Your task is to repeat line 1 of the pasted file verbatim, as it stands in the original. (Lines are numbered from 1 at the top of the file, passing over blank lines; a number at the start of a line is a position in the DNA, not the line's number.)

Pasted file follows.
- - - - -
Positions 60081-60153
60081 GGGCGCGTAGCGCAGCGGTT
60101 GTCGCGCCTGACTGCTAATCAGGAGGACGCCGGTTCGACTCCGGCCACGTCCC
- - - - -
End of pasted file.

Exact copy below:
Positions 60081-60153